The peak of the Rincon and its cliffs and boulders are white and dancing on the eye in the sun, making those evergreen forests on their far heights look so much the darker. A shining white cloud crowns all, itself under a long clean blue sky. Cottonwoods glow yellow below. Doubtless a storm comes: the air is warm, yet has some tang to it, is even salty, and there is a strong waft of change. Caribbean Horseweed on the pastures grows on as if none of this is happening, and even shows fresh flower buds, and on the irrigation hoses are the black spiders of Summer. Canadian Horseweed, presumably more attuned to North America has already turned into seeds or dormant biennial rosettes and thus is well ready for Winter.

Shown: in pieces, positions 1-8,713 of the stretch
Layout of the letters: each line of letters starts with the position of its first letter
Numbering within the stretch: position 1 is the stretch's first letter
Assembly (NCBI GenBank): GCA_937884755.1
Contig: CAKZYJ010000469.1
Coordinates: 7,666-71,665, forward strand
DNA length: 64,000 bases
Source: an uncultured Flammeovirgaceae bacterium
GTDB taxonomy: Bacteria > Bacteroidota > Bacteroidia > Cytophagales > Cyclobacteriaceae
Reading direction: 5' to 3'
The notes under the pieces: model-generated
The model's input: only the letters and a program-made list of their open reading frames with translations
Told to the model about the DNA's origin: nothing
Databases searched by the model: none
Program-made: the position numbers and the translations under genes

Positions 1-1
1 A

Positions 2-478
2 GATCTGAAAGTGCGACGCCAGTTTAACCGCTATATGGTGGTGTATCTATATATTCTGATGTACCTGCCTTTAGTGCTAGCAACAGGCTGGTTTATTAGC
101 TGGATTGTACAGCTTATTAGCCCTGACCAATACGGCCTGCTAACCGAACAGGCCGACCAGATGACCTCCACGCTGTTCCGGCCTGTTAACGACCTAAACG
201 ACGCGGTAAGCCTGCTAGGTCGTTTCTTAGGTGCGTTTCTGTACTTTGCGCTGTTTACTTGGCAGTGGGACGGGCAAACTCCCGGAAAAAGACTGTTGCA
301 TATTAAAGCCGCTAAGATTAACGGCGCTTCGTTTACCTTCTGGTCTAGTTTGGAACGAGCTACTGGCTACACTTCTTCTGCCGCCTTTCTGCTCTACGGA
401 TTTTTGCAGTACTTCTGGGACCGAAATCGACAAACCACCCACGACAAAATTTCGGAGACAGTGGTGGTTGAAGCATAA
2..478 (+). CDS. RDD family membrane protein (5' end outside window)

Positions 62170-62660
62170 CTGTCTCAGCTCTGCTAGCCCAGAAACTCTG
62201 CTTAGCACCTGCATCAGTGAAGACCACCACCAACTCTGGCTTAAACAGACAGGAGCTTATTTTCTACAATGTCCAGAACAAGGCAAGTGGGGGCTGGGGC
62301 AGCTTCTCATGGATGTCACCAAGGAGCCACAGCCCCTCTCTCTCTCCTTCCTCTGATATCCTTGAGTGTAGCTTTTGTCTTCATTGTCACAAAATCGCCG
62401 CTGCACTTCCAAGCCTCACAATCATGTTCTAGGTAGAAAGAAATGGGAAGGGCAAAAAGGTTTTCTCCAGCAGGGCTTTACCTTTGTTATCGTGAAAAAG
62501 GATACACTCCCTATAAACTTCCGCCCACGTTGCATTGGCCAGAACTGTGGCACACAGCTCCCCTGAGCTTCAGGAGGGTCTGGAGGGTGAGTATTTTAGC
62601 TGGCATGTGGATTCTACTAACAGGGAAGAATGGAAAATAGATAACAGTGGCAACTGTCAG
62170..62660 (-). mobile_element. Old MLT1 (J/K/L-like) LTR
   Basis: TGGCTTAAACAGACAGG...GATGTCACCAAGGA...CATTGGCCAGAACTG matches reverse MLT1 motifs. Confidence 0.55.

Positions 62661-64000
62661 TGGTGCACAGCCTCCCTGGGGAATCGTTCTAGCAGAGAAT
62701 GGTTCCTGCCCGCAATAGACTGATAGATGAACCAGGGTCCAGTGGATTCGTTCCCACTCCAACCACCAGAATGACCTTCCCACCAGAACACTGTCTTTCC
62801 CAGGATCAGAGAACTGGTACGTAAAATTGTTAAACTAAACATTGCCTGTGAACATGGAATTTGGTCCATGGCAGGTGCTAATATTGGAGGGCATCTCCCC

American Pipits drop in again–they’ve been elsewhere lately, probably over on the just-germinated seedling alfalfa pasture of our fence-neighbor ranch. Midday 70 degrees, I am still eating lunch with dragonflies.
The last bat before the year’s deep freezes come on flies down the Cascabel Road, ahead of the truck in the dusk